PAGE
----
Meanwhile, Jennifer has done the media rounds with her research. I tuned into ABC Radio National’s Life Matters, just in time to hear her claim that school principals ‘have no say in dismissal’ of poor teachers. After picking my jaw up off the floor I tried to set the record straight on the same show the next day. The principal is the one who identifies teachers to be placed in a program of review, and manages the whole process. If the Principal does this fairly and the teacher doesn’t shape up, then the teacher is dismissed. The process operates in much the same way in private schools: it certainly needs to be improved, but it does work eventually.
But, then I thought more about what Jennifer was saying. She shares with the other conservative critics the same ideological blinkers which get in the way of what are sometimes quite good ideas. Instead, their blinkered solutions send those of us who still believe in equity scuttling back to their trenches.
These conservative critics also share the same preference for overstatement and slogans ahead of balance, and use this to good effect. All commentators, including me, do this to make the occasional point, but for some it is an art form and it drives their analysis.
A more fundamental problem is that the conservative critics (and especially the so-called ‘cultural warriors’) are commonly out of touch with the reality of every day life in schools. There are many examples, but let’s stay with the dismissal of poor teachers. For every dodgy teacher put through a program and dismissed, another three or four leave because principals lean on them. Far more ‘unsuitable’ teachers leave public schools than any statistics indicate. We don’t know about government-funded private schools, and that is part of the problem: only public schools are subject to FOI. This is where the light is and this is where intrepid researchers and tabloid journalists focus their attention.
This patchy availability of information means that what might otherwise be generic concerns fall exclusively on public schools. The conservative critics never correct this mistake because it fits their mindset. Their image of public schools is very dated and they fail to acknowledge the very real changes which have taken place in recent years. (Where these are acknowledged, the credit is given to the Federal Government which according to their rhetoric is waging some heroic battle against the union-dominated, troglodyte States.)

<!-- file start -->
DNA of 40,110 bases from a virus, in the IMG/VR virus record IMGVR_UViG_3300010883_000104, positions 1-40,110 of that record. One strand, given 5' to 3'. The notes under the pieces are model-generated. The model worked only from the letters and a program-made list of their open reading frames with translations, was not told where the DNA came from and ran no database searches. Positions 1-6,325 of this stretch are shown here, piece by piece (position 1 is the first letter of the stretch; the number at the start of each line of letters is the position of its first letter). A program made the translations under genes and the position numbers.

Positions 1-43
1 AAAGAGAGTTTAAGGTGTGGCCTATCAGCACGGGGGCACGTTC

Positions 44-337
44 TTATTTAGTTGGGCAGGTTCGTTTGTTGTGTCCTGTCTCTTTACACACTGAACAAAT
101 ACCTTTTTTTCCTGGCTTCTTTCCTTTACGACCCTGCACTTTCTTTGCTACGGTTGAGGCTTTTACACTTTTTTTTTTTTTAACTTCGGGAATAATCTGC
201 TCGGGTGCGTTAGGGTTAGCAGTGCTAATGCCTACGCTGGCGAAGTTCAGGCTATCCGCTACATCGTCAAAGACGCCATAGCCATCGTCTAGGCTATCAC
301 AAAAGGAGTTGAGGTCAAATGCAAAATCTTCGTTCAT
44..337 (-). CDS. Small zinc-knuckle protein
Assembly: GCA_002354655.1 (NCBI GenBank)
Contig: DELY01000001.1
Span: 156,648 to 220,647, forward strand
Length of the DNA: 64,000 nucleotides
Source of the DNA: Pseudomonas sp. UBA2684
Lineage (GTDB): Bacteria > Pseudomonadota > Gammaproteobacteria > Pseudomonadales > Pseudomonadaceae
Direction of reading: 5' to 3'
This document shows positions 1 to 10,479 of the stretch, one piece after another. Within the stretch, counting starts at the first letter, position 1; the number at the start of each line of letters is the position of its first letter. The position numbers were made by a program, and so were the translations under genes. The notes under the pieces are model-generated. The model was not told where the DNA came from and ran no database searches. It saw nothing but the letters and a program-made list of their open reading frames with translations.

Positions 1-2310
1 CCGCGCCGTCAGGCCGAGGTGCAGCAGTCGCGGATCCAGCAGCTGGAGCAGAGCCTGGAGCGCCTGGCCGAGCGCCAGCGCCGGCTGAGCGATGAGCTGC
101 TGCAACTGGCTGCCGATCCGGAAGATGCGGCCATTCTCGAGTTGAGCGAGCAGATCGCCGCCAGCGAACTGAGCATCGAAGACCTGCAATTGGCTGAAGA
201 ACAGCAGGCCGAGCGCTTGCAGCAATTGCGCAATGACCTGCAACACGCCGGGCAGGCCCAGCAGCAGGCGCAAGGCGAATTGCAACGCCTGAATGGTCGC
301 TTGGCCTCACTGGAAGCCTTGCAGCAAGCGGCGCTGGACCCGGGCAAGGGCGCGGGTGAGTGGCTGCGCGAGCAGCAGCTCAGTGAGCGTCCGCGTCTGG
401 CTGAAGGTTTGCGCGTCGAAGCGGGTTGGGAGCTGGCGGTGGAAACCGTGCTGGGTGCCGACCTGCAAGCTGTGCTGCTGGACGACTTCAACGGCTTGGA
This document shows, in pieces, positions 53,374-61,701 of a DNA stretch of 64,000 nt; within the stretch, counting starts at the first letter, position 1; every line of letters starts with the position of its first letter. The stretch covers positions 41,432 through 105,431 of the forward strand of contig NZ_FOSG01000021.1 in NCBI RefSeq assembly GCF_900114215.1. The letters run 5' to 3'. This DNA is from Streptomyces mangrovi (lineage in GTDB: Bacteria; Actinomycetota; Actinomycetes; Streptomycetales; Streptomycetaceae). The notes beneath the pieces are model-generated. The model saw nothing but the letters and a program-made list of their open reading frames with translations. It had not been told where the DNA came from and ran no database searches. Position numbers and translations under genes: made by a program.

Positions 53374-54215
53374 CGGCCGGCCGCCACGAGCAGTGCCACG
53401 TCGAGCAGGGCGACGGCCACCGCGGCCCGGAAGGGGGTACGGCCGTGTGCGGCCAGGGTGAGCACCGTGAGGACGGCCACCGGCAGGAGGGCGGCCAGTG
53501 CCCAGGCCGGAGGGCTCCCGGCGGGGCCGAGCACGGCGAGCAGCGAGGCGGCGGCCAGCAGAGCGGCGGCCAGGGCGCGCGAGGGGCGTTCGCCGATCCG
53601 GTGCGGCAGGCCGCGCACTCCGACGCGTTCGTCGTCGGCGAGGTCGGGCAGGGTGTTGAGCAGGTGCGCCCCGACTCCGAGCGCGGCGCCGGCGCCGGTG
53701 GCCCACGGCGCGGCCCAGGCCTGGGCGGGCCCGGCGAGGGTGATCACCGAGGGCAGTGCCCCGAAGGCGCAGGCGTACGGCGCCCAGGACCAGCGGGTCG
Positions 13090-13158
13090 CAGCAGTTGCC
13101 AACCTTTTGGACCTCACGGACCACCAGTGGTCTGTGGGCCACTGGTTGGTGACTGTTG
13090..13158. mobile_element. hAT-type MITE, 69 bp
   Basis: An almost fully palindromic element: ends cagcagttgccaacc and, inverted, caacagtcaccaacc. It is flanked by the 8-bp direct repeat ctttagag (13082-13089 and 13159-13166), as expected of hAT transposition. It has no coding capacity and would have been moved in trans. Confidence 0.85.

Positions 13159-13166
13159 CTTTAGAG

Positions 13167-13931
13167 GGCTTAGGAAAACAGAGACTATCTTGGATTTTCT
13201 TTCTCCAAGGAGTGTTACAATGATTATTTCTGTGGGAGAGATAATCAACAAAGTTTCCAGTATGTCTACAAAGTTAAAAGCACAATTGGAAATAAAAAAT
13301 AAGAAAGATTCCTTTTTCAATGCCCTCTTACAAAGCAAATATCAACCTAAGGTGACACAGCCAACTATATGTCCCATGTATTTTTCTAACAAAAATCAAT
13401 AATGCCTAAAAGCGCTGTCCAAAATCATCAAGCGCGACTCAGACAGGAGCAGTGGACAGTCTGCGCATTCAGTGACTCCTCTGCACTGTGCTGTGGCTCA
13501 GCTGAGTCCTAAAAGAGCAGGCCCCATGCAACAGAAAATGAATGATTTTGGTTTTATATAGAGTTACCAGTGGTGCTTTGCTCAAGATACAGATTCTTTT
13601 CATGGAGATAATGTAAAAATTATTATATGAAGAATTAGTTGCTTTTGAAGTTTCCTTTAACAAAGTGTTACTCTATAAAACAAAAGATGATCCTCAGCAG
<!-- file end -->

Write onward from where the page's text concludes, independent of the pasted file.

Another problem is that they lean on untested solutions, or they offer ‘solutions’ which can be supported by just enough research to make them appear credible. Jennifer’s panacea is to devolve the decision making authority to principals, parents and more. Principals will always support much of this, but let’s look at the bottom line: the best measure of any change in education is whether it improves education for all children. It is easy to prove that Jennifer’s solutions will improve education in some schools. What she doesn’t address is the impac
t on everyone else.
Schools empowered by local control are better able to import their successes (especially teachers and students) and export their failures to others. Even the Blair Government is moving to fix this problem, especially as it relates to rules about enrolling students. Buckingham praises devolution in Victoria, yet the increasing equity gaps in Victoria, especially between rural and urban schools, are causing considerable concern (see the discussion paper Equity, Excellence and Effectiveness Moving forward on schooling arrangements in Australia at the Education Foundation website).
The conservative critics almost always fail to understand the different obligations of public and private schools. Jennifer wants public schools to select all their teachers. Principals in public schools do want far more say over selection of staff (although many have considerable say now, one way or another), but we will always need to balance the wants of specific schools against the needs of every community.
Public systems alone have an obligation to serve all communities, everywhere; private schools can pick the market they choose to serve, and carefully avoid any obligations they don’t want. It is part of the illusion of choice.